How has the field of sociolinguistics—for our purposes, the study of the relationship between communicative and social processes—developed in the last half century? What questions is it asking now that were relatively ignored in the past? What intellectual and political currents have shaped it in past decades and, in turn, how has the field resonated in broader public arenas?

“Sociolinguistic Frontiers” aims to take up these questions. This series was inspired by a September 2018 Items essay by Monica Heller that reflected on the history, influence, and limits of the SSRC’s Committee on Sociolinguistics in the 1960s and 1970s, based in part on her research in the SSRC archives. The essay argued that the Committee, a product of its time and place during the Cold War and the growth of US global power, privileged some key topics, questions, and approaches to the relationship between language and culture while downplaying others. Notably, less attention was paid to questions of power and conflict than might have been the case for a discipline focused on social variation in communicative form and practice.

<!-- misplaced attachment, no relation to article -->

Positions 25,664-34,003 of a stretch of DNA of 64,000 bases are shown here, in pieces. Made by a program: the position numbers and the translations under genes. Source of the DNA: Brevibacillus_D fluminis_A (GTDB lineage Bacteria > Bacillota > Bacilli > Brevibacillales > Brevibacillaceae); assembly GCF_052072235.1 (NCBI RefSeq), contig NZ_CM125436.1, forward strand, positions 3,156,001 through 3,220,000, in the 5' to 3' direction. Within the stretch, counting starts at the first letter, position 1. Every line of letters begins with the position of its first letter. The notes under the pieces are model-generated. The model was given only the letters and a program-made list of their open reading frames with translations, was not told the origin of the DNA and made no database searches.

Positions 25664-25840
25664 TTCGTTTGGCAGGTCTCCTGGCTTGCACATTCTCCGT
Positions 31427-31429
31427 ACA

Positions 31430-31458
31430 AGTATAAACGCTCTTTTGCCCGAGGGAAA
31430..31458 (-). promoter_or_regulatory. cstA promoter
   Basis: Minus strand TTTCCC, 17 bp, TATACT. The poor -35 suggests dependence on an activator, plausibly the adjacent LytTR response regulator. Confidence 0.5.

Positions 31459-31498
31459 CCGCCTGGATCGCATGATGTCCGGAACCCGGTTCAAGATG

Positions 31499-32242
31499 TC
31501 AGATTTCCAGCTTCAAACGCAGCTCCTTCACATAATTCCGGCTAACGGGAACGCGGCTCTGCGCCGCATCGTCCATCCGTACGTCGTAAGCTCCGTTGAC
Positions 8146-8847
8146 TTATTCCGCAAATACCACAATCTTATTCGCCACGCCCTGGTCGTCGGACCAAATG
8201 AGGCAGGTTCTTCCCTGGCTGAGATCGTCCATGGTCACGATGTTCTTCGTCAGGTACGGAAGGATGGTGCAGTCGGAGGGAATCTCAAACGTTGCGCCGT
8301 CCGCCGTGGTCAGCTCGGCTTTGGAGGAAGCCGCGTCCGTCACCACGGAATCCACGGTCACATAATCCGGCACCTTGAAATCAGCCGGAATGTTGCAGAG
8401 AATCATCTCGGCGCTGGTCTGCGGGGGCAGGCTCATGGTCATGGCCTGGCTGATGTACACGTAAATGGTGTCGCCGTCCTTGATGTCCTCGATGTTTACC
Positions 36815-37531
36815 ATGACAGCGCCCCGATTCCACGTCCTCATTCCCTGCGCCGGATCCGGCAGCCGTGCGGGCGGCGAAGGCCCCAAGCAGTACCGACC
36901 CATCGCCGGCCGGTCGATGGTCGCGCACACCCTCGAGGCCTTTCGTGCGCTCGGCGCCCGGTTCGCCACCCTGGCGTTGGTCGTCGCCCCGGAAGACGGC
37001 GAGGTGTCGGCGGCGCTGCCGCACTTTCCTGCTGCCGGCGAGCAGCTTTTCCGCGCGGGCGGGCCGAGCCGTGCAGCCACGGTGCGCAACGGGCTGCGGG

With Prof. Heller on board to help curate this new series with the Items editorial team, we are publishing a series of essays in “Sociolinguistic Frontiers” by a variety of scholars of different generations and areas of interest. In this series, they reflect on the trajectory of the field of sociolinguistics from the end of Committee’s work to today, drawing on new research approaches and questions not addressed by the Committee or not even conceived at the time, as well as ongoing debates within the field. These essays reflect on the present state and possible futures of sociolinguistics both in the United States and beyond.